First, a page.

Sinuses are air pockets on both sides of the nose; like the nose, they are also lined by Mucus skin. The Ethmoid and the Maxillary Sinus are formed in the 3rd to 4th gestational month and, accordingly, are present during the birth.
Sphenoid Sinuses are generally pneumatised by 5 years of age and the Frontal Sinuses appear at the age 7 to 8 years, but are not completely developed until late teenage years. The Sphenoid Sinus does not develop at all till teenage years.
Most of the viral infections of the upper respiratory area involve the nose and the Paranasal Sinuses. However, bacterial infections of the Paranasal Sinuses do not usually involve the nose.
Children tend to have 6-8 episodes of upper respiratory infections per year, and hence tend to have more associated Ainus problems. Episodes of inflammation of the paranasal Sinuses lasting more than 90 days i.e. 12 weeks, are called as Chronic Sinusitis. Patients have persistent residual respiratory symptoms such as a cough, runny nose or nasal obstruction.
Below are the signs and symptoms parents should watch out:
- Cold lasting more than 10 to 14 days, along with low-grade fever
- Thick Yellow-Green nasal drainage
- Facial pain
- Post-nasal drip
- Night time cough and sore throat
- Nausea and/or vomiting,
- Swelling around the eyes
- A severe headache behind or around the eyes that gets worse when bending over is a very typical sign
- Persistent bad breath along with cold symptoms is also a hint of Sinusitis. However, this could also be from a sore throat or a sign that your child is not brushing his teeth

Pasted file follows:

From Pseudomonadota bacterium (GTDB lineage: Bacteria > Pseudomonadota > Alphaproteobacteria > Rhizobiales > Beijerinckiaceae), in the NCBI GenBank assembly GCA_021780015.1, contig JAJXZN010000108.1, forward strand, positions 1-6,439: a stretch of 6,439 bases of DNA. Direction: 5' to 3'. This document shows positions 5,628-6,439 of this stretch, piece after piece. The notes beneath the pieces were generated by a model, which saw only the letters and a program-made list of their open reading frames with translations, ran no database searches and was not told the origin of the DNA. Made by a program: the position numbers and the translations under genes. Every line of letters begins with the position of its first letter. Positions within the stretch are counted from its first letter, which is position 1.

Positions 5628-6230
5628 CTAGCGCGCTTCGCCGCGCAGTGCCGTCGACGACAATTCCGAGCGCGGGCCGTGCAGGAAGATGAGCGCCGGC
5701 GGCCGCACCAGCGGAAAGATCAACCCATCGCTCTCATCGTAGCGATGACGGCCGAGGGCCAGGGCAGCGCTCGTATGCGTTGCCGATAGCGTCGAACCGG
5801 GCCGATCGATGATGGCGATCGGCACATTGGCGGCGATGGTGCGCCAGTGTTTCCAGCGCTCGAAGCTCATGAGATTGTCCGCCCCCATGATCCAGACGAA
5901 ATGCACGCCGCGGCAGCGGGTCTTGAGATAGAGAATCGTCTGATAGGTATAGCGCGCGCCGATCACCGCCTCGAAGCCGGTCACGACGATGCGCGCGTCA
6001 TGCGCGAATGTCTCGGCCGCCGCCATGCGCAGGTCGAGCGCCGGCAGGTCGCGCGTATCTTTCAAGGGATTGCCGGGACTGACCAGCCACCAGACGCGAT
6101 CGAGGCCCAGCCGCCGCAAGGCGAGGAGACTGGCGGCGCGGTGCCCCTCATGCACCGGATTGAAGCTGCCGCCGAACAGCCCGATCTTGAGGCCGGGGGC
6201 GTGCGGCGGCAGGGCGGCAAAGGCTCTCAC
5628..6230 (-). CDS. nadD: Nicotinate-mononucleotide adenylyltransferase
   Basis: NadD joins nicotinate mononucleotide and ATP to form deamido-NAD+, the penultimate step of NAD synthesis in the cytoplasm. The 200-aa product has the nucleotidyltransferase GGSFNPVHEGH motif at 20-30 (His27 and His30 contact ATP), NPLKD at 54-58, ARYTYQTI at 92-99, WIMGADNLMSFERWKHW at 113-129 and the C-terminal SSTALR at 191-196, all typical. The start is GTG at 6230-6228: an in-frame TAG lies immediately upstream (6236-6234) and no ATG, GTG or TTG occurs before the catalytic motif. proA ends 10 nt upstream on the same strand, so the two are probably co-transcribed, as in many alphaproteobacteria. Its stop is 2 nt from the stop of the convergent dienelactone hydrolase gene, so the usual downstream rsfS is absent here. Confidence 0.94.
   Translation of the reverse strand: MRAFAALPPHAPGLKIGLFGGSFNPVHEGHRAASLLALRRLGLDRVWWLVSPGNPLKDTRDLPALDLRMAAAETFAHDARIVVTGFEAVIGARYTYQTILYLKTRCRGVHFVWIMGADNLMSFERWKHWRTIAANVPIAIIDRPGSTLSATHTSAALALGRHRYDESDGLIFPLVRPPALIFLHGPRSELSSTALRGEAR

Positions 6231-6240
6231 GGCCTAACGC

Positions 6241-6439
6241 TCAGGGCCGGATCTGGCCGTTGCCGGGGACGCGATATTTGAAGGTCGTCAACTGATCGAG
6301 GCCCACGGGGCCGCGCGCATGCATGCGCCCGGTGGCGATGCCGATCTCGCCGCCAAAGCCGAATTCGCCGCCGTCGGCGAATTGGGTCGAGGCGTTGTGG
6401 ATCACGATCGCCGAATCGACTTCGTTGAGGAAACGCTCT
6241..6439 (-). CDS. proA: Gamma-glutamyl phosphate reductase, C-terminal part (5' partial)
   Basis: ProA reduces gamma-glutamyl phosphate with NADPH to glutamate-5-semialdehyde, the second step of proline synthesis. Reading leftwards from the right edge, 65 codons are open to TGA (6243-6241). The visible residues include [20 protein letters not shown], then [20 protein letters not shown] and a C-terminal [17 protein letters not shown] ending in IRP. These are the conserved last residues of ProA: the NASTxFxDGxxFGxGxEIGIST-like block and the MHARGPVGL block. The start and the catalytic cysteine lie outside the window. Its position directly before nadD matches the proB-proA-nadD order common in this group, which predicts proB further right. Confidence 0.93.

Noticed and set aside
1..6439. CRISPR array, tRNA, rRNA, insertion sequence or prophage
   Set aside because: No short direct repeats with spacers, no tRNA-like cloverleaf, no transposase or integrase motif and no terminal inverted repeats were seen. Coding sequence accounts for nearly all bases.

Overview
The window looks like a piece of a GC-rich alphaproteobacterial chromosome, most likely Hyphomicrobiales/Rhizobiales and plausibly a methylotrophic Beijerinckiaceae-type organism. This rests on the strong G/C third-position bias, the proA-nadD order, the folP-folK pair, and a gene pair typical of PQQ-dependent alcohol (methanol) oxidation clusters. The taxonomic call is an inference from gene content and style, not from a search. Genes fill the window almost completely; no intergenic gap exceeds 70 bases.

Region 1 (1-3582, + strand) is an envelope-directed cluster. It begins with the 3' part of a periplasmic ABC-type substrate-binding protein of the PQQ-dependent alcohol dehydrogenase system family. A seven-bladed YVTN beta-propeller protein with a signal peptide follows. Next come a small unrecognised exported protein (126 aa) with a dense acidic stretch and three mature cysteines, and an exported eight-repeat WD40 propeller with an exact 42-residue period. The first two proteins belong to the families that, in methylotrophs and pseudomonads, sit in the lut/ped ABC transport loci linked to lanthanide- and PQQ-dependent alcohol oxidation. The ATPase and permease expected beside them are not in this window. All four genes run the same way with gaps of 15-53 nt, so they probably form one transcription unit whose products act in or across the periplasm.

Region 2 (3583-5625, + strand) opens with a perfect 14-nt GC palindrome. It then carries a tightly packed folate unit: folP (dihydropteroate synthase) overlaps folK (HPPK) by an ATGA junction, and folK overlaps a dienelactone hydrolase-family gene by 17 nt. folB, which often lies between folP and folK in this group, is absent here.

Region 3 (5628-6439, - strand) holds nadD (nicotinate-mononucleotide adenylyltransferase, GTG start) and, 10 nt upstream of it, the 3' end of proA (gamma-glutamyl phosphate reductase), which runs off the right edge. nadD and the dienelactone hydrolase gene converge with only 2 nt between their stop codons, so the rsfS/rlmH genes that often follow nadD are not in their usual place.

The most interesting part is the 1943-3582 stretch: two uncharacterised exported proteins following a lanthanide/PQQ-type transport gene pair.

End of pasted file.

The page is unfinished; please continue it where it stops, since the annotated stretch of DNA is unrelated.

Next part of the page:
- In very rare cases, a bacterial sinus infection may spread to the eye or the central nervous system of the brain. Look for the pain in the neck and sensitivity to light.
Antibiotics: Antibiotics may be prescribed if high-grade fever is present or acute exacerbation of chronic symptoms is there. The course of medicines may last from 10-14 days. To treat a headache or sinus pain, place a warm washcloth on your child’s face for a few minutes at a time. Pain medications such as Acetaminophen or ibuprofen may also help.
Saline nose drops: If the secretions in your child’s nose are especially thick, causing congestion, your Paediatrician may recommend that you help drain them with saline nose drops. Without your Paediatrician’s advice, do not use nose drops that contain medications because they can have side effects.
Cool-mist humidifier: Placing a cool-mist humidifier in your child’s room may help keep your child comfortable. The humidifier should be cleaned and dried every day to prevent bacteria or mould from growing in it (follow the instructions that came with the humidifier).
Hot water vaporisers: Hot water vaporizers are not advisable because they can cause injuries or burns. Steam inhalation can be used with precaution for an older child. Medicines may be needed to treat the child’s reflux symptoms.
Surgery: Surgery may be sometimes needed for Deviated Nasal Septum/ for Adenoids/ for Polyps. It is called Endoscopic Sinus Surgery.
Antihistamines may help the child’s symptoms only if an allergic component is involved. An Allergist or Immunologist may help to diagnose this.
Steroids: Initial medical management also includes a regimen of topically applied Corticosteroids. Fluticasone, Beclomethasone, Budesonide, and Mometasone are common choices. Topical Corticosteroids improve subjective patient symptoms.
Though uncommon, patients should be aware of local side effects of mucosal drying and bleeding.
Duration of a therapy is up to 3 months, and patient response is unlikely before 2 weeks of use. Systemic absorption of topical agents is minimal.
Systemic steroids in burst or taper are generally evaded due to its side effects. They can be used only if Polyps are present, as nasal sprays don’t get absorbed in that case.
Saline nasal irrigation: Saline nasal irrigation with a 2-3% solution has been found to be helpful.
Daily irrigation has been shown to significantly decrease symptoms. Relief is expected due to improved Mucous outflow and a decrease in secretions and load of inflammatory mediators.
The use of nasal decongestants for symptomatic use should be judicious. These mediators, however, should not be used for longer than 3-4 days because they are relatively short acting and can cause rebound congestion with chronic use.
The author is a Consultant Neonatologist & Paediatrician, S.L. Raheja Hospital, Mahim